Who’s behind the plentiful green space and skyline of vital structures that distinguish Chicago as a Midwest destination?     Don’t miss DePaul University Art Museum‘s “Building the Business of Architecture:   The Burnham Brothers and Chicago in the Golden Twenties” exhibit, which opened July 9 and runs through September 16, at 2350 North Kenmore Avenue, Chicago.     Go back in time and get into the minds of architects and urban planners Daniel Burnham and Edward Bennett, among others, who conceptualized and implemented Chicago’s Burnham Plan.

No need to be an architect, urban planner, economist, artist, or advertising professional to appreciate this exhibit.   You might want to imagine viewing the exhibit through the lens of one of these disciplines, all of which converged during the process of creating Chicago.   You will learn about the complexities of designing not only a world-class metropolis but also a green city of neighborhoods and one of the 10 most walkable cities in America.    Our present and continually improving quality of life in Chicago is the result of its foundation—The Burnham Plan of 1909.

If you don’t live or work near the lakefront, there is a good chance you go there, not to mention take your out-of-town guests there.   Maybe you’re a resident of Edgewater or Andersonville and appreciate the closely-knit community feel within a large culturally diverse city, with back-to-basic local business loyalty, meticulous greens areas, old-fashioned farmers markets, garden walks, musical events, and so much more.   In any case, you can attribute the preservation of the lakefront and these vital historic neighborhoods to the brilliant planning of architects and urban planners Daniel Burnham and Edward Bennett, among others.

When you attend the exhibit, be sure to check out the copy of Burnham and Bennett’s Plan of Chicago.   You will not only see the origins of Chicago as urban center with a revitalized downtown, but you will also see the 100-year-old origins of Chicago’s mission, Urbs in Horto   city in a garden–when you study Burnham and Bennett’s plans for lakefront parks and forest preserve districts.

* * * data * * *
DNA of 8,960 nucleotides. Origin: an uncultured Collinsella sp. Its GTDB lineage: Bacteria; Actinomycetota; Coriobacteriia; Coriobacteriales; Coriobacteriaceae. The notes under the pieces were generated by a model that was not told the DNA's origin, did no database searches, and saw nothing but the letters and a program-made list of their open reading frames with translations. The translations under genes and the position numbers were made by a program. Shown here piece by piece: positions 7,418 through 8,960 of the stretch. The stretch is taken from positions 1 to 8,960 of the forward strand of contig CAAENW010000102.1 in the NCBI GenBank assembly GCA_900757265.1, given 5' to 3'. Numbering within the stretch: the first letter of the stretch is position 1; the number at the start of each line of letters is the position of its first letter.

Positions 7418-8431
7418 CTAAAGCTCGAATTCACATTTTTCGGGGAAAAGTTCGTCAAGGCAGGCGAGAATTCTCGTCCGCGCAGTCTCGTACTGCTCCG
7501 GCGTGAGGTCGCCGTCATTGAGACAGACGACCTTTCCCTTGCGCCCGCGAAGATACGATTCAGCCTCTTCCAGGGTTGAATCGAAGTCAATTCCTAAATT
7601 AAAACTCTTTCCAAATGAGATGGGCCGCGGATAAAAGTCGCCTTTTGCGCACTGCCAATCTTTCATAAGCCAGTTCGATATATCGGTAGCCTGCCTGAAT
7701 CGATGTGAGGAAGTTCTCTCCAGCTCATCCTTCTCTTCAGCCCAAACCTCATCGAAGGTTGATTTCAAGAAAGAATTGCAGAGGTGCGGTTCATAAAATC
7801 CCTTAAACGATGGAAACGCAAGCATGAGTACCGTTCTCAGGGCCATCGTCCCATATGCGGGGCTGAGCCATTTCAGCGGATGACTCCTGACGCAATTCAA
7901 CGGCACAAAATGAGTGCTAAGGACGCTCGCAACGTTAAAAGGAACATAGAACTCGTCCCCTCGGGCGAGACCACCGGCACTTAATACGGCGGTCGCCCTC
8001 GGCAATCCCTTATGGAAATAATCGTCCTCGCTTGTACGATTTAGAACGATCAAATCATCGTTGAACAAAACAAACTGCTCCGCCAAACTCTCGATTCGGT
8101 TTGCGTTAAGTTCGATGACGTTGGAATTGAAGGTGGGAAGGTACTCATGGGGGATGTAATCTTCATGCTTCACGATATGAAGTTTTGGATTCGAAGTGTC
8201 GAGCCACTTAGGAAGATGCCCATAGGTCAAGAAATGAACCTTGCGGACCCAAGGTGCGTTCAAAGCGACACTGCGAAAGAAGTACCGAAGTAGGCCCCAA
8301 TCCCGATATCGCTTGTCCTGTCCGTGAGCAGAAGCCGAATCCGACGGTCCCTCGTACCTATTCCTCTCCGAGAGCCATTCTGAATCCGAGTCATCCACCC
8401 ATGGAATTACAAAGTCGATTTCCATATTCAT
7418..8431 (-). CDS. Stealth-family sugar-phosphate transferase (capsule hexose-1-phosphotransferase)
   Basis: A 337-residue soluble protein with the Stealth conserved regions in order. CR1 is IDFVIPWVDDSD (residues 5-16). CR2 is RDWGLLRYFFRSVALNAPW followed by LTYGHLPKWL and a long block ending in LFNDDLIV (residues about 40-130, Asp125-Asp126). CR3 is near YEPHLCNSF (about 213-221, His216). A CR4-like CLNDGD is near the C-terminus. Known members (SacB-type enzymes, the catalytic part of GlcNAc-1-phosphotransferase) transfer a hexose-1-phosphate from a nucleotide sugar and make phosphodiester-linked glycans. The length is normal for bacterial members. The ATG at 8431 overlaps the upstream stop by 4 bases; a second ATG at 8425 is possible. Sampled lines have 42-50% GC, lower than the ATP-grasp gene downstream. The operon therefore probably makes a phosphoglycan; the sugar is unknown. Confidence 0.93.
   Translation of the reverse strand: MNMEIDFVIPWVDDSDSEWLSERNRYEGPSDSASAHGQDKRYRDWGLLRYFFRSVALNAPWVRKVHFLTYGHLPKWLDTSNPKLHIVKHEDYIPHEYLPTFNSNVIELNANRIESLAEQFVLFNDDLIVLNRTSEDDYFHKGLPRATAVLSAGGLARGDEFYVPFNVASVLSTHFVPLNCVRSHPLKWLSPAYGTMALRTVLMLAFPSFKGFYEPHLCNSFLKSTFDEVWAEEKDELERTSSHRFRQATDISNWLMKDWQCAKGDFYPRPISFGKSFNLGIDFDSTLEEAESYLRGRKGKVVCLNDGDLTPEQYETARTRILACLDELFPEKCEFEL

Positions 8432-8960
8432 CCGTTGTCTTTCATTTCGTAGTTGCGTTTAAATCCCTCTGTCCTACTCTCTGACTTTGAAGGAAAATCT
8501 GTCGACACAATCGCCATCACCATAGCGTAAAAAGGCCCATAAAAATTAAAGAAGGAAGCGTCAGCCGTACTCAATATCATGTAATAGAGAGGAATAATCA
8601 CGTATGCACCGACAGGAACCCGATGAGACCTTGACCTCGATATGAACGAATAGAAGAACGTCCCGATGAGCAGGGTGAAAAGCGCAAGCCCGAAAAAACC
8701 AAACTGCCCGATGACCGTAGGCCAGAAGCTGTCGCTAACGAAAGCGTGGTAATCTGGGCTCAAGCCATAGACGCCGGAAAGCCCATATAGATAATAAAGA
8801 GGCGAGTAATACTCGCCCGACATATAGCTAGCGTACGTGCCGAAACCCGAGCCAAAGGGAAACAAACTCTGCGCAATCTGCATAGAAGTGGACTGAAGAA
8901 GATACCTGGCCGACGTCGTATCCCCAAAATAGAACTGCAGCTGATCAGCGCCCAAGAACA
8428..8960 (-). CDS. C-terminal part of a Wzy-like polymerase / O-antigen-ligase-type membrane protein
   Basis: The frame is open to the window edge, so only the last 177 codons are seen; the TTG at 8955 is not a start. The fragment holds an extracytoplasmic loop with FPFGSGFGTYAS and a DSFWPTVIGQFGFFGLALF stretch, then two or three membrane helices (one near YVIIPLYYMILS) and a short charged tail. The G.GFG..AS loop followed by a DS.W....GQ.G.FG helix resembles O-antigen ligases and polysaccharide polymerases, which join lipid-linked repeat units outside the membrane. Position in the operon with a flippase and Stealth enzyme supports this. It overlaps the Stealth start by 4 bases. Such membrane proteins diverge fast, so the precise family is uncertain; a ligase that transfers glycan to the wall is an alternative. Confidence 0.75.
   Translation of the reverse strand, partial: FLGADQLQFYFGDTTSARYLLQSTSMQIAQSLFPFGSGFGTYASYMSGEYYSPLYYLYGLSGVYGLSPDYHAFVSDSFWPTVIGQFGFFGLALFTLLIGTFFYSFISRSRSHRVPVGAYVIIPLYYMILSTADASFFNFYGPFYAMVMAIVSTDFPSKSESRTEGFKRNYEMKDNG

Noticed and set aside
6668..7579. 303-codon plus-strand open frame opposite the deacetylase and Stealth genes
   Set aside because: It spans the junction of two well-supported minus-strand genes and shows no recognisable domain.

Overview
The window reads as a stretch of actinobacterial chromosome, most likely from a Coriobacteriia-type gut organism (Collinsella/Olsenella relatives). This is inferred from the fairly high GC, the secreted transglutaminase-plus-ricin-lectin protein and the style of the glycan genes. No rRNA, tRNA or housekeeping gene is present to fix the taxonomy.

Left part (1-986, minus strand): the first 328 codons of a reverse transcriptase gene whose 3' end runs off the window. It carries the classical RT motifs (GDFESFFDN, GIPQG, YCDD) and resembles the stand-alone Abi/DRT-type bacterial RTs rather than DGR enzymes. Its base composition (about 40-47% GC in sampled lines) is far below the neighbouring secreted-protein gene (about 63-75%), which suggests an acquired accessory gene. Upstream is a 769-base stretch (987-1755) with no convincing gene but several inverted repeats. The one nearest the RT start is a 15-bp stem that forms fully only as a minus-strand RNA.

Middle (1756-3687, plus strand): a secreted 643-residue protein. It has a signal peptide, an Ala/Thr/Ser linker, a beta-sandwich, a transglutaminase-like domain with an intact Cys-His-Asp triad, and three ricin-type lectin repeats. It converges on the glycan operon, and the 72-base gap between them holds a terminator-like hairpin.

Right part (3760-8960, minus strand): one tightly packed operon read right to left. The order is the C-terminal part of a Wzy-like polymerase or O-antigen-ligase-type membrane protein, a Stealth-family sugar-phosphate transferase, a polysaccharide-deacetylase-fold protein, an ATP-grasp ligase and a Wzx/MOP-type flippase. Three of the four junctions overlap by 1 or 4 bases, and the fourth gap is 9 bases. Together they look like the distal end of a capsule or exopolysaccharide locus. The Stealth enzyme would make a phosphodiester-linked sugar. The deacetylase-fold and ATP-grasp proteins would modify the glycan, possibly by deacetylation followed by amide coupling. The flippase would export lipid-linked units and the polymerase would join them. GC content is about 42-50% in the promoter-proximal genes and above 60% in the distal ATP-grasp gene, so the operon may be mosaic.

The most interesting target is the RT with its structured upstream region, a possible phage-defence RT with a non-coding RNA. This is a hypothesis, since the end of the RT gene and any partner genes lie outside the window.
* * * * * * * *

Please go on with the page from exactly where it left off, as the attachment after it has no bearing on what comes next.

Also be sure to see the original architectural drawings which led to the façade of the vital Carbide and Carbon Buildings.   Check out the Burnham brothers’ 19 drawings, exquisitely detailed, which later became The Engineering Building (1928).    Do not miss the pride of Burnham and Bennett–prints and drawings of the Chicago River from the early 1900s through the Golden Twenties.     The Chicago River, at the very center of corporate skyscrapers, was a triumph of the Burnham and Bennett plan.     As DePaul curator and professor of art history, Paul Jaskor, states, “It is a fantastic site for exploring the intersection of urban planning, economic history, and the importance of advertising to architects in the 1920s.”

Join the architects in a photographic journey over time, as you watch their urban plans slowly transform themselves into familiar Chicago structures.    You can even take a look at architectural fragments, notably terra cotta façade.

The DePaul Art Museum is open Monday through Thursday from 11 a.m. to 5 p.m.; Friday from 11 a.m. to 6 p.m.; and Saturday and Sunday from noon to 5 p.m.

DePaul’s exhibition is one of many events celebrating the centennial of Chicago’s Burnham Plan, so please join in and celebrate Windy City history this fall by attending other Centennial Events and Exhibits.  Coming in early September:

Wednesday, September 2

Burnham Book Fair and outing to the premiere of the documentary “Make No Little Plans: Daniel Burnham and the American City.”

5:30 pm – Join the DePaul community at a “Meet the Author” event for several newly released books on the Burnham Plan legacy.   Meet at the DePaul Center, lower concourse, 1 E. Jackson Blvd.

7:15 pm – Millennium Park is the place to view Archimedia Workshop’s documentary “Make No Little Plans: Daniel Burnham and the American City.”   Meet at the DePaul Center, lower concourse, 1 E. Jackson Blvd.

Friday, September 11

Daniel Burnham’s 163rd Birthday Party

Be at Maggiano’s Little Italy, 516 North Clark Street from 6 pm to 10 pm.   Join DePaul community to celebrate Daniel Burnham’s 163rd birthday.

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